The report, which the Secretary-General has transmitted to the Council, found evidence that both Israel and the Palestinians committed serious war crimes during the hostilities in December and January.
“Israeli forces killed well over 1000 civilians and attacked homes, schools, mosques, food and water installations, and UN facilities,” she said, noting also the indiscriminate launching of rockets and mortars into southern Israel by armed Palestinian groups in Gaza, killing Israeli civilians and causing terror and trauma among communities in disregard of international law.
“Collective punishment, as evidenced by the crippling Israeli blockade and the devastating military offensive, is a violation of international human rights and humanitarian law, as are the forcible evictions of Arabs, the demolition of homes, and the expropriation of occupied East Jerusalem lands for Israeli settlements,” she added.
“Until meaningful steps are taken to end impunity for these violations and assert the applicability of international law, peace and security will remain illusive for all the people of the region,” she said, urging the Council to embrace the report’s recommendations to secure accountability for all perpetrators, and to fully integrate human rights guarantees into peacemaking efforts.
On the DRC, she called the situation in the east of the vast county “a horrifying reminder of the depths to which inhumanity can spiral if left unchecked.”
Decrying the fact that military operations against residual armed groups have led to massive displacement, the killing of several hundred civilians this year alone, and a drastic increase in sexual violence, including rape, she called for a review of support by the UN peacekeeping mission for the Congolese Army whenever there is a risk of violations of humanitarian law.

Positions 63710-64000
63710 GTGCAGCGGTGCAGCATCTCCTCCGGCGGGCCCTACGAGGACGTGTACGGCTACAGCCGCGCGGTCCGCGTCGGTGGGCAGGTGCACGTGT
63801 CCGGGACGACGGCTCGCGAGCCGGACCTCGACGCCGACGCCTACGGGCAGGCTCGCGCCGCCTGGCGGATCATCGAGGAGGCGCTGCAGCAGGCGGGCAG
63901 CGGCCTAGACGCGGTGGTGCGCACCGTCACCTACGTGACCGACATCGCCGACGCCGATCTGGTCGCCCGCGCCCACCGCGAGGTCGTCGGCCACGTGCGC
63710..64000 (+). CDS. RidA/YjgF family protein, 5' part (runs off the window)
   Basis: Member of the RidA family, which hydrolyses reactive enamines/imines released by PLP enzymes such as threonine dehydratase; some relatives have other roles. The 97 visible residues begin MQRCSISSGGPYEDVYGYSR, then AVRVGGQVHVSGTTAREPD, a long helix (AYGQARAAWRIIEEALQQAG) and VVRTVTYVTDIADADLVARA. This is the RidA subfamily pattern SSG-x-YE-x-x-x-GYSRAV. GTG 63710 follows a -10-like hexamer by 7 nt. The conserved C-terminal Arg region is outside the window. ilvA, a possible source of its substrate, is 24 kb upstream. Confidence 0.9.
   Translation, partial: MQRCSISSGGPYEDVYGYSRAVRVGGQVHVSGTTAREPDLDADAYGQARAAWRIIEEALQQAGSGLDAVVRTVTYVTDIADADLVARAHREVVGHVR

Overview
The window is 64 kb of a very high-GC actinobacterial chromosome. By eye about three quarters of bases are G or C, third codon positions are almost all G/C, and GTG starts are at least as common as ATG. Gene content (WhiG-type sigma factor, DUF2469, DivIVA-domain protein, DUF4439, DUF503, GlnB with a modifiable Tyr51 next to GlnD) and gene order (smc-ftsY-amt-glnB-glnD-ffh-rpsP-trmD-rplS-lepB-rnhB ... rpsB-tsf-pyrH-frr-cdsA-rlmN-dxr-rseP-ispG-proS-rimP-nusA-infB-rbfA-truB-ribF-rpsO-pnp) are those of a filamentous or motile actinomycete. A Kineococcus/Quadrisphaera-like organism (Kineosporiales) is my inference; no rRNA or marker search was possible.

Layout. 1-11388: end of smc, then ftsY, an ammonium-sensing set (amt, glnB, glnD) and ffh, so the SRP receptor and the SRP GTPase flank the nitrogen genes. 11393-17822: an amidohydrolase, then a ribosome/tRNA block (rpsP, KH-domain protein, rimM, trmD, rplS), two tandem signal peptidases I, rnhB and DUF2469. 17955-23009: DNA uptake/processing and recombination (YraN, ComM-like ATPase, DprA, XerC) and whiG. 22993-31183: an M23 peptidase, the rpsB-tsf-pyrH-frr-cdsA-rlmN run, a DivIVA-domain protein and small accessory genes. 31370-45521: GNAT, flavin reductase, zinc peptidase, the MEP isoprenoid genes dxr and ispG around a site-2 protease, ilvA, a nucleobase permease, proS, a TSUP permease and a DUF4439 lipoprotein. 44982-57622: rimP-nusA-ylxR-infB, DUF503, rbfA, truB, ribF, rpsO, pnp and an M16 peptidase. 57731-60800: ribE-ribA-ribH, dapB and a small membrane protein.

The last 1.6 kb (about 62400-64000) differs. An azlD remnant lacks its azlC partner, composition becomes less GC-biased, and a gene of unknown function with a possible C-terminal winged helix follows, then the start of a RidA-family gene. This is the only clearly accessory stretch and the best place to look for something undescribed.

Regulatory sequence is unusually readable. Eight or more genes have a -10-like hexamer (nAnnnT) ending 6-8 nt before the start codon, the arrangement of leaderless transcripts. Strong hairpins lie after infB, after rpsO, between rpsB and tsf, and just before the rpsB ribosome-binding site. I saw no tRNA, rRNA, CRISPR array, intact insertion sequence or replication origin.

On Darfur, where some 300 000 people have been killed and 2.7 million others displaced by six years of conflict pitting rebels against the Government and its allied Janjaweed militiamen, Pillay said justice remains elusive and violations continue, while the joint UN-African Union peacekeeping mission, known as UNAMID, has been unable to fully deploy due to resource constraints, delayed troop deployment, and political impediments.
Turning to Afghanistan, she said the conflict has repeatedly caught civilians in the cross-fire, as evidenced by the recent attack on a UN guesthouse in Kabul that killed 5 UN staff members and injured numerous others. “Civilian casualties continue to mount, with hundreds killed every year by armed anti-government elements, government forces, and international forces carrying out both air strikes and ground assaults,” she added, noting the continued impunity.
These four country cases demonstrate the gap between policy and practice. “Closing that gap will require a greater commitment by all to the explicit application of international law, and to its enforcement,” Pillay concluded.
“It will require more political will, and less political exceptionalism – all must be held to a single standard.”
Pic: UNHRC- Navi Pillay